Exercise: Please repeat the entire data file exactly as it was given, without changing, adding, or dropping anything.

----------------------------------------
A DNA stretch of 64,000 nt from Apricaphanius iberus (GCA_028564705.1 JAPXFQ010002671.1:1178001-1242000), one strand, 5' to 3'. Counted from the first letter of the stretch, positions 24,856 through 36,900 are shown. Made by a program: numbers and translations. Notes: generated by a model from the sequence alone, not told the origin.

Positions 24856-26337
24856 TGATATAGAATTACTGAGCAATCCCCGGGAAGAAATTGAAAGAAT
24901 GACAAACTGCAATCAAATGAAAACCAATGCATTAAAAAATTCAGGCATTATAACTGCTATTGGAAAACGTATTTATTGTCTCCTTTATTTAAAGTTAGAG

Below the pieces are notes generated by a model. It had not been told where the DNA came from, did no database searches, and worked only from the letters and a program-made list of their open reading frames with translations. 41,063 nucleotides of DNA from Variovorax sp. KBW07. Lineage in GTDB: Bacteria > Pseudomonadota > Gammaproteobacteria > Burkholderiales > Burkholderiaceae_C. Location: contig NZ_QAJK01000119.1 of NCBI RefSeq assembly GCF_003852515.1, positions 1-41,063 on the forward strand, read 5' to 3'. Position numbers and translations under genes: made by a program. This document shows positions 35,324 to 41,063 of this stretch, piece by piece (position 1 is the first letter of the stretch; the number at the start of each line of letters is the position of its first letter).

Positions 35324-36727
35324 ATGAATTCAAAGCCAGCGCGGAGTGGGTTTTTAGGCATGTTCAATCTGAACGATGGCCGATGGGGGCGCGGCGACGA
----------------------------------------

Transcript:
A DNA stretch of 64,000 nt from Apricaphanius iberus (GCA_028564705.1 JAPXFQ010002671.1:1178001-1242000), one strand, 5' to 3'. Counted from the first letter of the stretch, positions 24,856 through 36,900 are shown. Made by a program: numbers and translations. Notes: generated by a model from the sequence alone, not told the origin.

Positions 24856-26337
24856 TGATATAGAATTACTGAGCAATCCCCGGGAAGAAATTGAAAGAAT
24901 GACAAACTGCAATCAAATGAAAACCAATGCATTAAAAAATTCAGGCATTATAACTGCTATTGGAAAACGTATTTATTGTCTCCTTTATTTAAAGTTAGAG

Below the pieces are notes generated by a model. It had not been told where the DNA came from, did no database searches, and worked only from the letters and a program-made list of their open reading frames with translations. 41,063 nucleotides of DNA from Variovorax sp. KBW07. Lineage in GTDB: Bacteria > Pseudomonadota > Gammaproteobacteria > Burkholderiales > Burkholderiaceae_C. Location: contig NZ_QAJK01000119.1 of NCBI RefSeq assembly GCF_003852515.1, positions 1-41,063 on the forward strand, read 5' to 3'. Position numbers and translations under genes: made by a program. This document shows positions 35,324 to 41,063 of this stretch, piece by piece (position 1 is the first letter of the stretch; the number at the start of each line of letters is the position of its first letter).

Positions 35324-36727
35324 ATGAATTCAAAGCCAGCGCGGAGTGGGTTTTTAGGCATGTTCAATCTGAACGATGGCCGATGGGGGCGCGGCGACGA